New Orleans Mayor LaToya Cantrell fought the city’s powerful hotel industry to gain more control over local tourism taxes paid chiefly by visitors. The mayor contends that tourism agencies are relatively well-funded in comparison to city departments, and she won some important concessions.
So it was disappointing to see the mayor tap into some of those hard-won dollars in another phase of her crusade against Lauren Daigle.
Daigle earned the mayor’s ire by singing at an unpermitted French Quarter event that violated New Orleans’ restrictions on large crowds. Sean Feucht, a Christian activist and musician who has staged events around the country to challenge coronavirus restrictions, organized the gathering on Decatur Street. And while we bow to no one in supporting the right to worship, we sympathize with unemployed musicians and other performers who wonder why Feucht and Daigle couldn’t live by the same rules as everyone else.
The mayor demanded that Daigle not be included in a taxpayer-subsidized New Year’s eve broadcast on ABC.
Daigle said she had not been invited to participate in Dick Clark’s New Year’s Rockin’ Eve, and Lt. Gov. Billy Nungesser, who had been pushing for Daigle to appear, yanked a half-million-dollar subsidy for the event.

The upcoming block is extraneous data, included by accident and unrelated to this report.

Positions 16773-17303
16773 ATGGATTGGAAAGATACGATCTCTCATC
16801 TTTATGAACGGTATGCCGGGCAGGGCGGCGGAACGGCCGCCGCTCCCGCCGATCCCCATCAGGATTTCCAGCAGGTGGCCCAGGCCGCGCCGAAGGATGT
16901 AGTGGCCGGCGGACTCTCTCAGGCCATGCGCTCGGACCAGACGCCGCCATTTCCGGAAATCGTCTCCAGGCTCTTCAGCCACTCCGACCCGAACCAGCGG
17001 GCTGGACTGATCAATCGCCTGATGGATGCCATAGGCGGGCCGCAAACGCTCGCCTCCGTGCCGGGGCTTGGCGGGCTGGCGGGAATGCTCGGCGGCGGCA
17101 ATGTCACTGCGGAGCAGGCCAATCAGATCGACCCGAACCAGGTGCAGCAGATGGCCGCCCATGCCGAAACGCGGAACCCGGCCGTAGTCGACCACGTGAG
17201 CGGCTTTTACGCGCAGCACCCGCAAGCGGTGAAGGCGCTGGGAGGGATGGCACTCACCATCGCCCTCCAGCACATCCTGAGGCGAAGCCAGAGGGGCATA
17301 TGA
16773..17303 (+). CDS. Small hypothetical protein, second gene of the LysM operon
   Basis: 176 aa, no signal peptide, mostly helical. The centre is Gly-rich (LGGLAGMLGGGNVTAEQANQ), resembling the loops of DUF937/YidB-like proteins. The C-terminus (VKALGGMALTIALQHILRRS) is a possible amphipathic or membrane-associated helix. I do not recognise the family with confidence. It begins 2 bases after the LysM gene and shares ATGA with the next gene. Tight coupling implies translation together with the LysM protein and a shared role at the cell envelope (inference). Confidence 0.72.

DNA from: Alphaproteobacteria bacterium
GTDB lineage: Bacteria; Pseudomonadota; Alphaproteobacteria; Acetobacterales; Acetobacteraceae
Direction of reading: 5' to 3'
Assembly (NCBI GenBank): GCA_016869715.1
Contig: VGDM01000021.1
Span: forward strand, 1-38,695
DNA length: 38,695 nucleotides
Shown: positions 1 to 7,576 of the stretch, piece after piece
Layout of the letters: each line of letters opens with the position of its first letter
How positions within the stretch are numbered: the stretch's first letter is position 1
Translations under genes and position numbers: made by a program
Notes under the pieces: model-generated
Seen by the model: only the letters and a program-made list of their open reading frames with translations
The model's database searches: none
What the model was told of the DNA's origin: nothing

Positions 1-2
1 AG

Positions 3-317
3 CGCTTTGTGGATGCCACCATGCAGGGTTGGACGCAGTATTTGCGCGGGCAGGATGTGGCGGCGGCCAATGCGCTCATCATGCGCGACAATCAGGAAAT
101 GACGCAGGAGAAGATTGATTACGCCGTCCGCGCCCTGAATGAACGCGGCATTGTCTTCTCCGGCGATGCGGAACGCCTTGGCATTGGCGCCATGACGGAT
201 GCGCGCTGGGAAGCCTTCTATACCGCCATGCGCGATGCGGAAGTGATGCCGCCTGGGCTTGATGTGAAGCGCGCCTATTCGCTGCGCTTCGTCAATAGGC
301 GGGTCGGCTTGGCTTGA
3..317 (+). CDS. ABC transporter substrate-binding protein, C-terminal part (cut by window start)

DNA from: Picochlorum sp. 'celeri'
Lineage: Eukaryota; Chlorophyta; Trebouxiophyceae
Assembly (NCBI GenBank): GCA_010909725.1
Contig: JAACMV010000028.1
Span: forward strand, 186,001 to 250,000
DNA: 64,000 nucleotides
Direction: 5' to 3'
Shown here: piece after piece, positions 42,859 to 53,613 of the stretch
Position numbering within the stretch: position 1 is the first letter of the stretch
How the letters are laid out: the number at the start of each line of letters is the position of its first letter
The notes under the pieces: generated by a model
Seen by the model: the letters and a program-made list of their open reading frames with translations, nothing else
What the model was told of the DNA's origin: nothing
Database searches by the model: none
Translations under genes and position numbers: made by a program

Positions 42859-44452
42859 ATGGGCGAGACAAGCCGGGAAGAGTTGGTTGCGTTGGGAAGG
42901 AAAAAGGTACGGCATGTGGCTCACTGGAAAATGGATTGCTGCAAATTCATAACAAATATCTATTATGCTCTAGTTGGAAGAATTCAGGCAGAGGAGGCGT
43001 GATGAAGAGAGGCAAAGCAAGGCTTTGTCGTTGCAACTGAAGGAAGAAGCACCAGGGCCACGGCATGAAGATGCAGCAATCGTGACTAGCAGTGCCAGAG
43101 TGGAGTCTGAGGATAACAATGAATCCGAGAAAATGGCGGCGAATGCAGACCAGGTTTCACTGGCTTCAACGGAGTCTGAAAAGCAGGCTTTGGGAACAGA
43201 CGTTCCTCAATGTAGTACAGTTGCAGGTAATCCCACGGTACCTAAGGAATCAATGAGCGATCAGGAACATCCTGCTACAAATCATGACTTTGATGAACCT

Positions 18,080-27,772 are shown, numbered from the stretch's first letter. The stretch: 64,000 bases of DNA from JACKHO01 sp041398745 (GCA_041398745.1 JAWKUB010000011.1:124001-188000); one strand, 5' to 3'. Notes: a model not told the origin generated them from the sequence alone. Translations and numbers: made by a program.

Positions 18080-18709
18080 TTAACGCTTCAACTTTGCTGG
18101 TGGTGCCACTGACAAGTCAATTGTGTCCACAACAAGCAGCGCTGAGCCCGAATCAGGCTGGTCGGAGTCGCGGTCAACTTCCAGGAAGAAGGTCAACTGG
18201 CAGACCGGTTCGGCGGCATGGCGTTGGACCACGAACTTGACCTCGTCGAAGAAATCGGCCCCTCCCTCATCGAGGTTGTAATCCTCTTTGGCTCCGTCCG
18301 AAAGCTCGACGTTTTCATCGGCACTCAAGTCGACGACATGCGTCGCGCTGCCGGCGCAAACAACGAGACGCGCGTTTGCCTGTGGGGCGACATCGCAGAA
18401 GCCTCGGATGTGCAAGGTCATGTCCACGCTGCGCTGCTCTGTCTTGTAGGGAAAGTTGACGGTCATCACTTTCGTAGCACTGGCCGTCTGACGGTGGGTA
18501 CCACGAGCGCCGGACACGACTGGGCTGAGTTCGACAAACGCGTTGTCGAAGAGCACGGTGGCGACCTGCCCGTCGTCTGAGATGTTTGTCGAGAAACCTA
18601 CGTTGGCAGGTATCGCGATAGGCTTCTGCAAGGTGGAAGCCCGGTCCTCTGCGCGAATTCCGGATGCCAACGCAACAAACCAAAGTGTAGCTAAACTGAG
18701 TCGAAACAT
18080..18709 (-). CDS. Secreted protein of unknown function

Louisiana taxpayers have helped fund the broadcast in past years in an effort to brand New Orleans as the place to celebrate New Year’s in the Central time zone, making the French Quarter into the Times Square of the South.
Maybe that made sense in the past, but 2020 is an unusual year and local governments are hurting. Much as we will welcome the end of 2020, the subsidy to celebrate the conclusion of our annus horribilis seems discordant.
But at a board meeting of the New Orleans Tourism and Cultural Fund, Cantrell’s administration and appointees on the panel said that funding the local part of the national broadcast was an important way of highlighting the city.
City Council member Kristin Gisleson Palmer argued the money would be better spent assisting local artists.
“This sounds to me like it's $500,000 for four minutes during a period when our artists are out of work and I feel like this is not what this fund was created for," she said.
"In a time of COVID-19, the optics of this are not what we’re trying to do with this fund,” she added, but she was voted down by the five-person panel.
Arguing for the spending, Director of the Office of Cultural Economy Lisa Alexis said the broadcast will highlight the city’s first responders and show the world that “New Orleans is leading in COVID-19 safety measures.”
But visitors will judge the city based on vaccine deployment and infection statistics, not an infomercial that will be months old by the time coronavirus restrictions are lifted.
This charade is really about the mayor’s tiff with Lauren Daigle, and LaToya Cantrell needs to do her taxpayers a favor and give it a rest.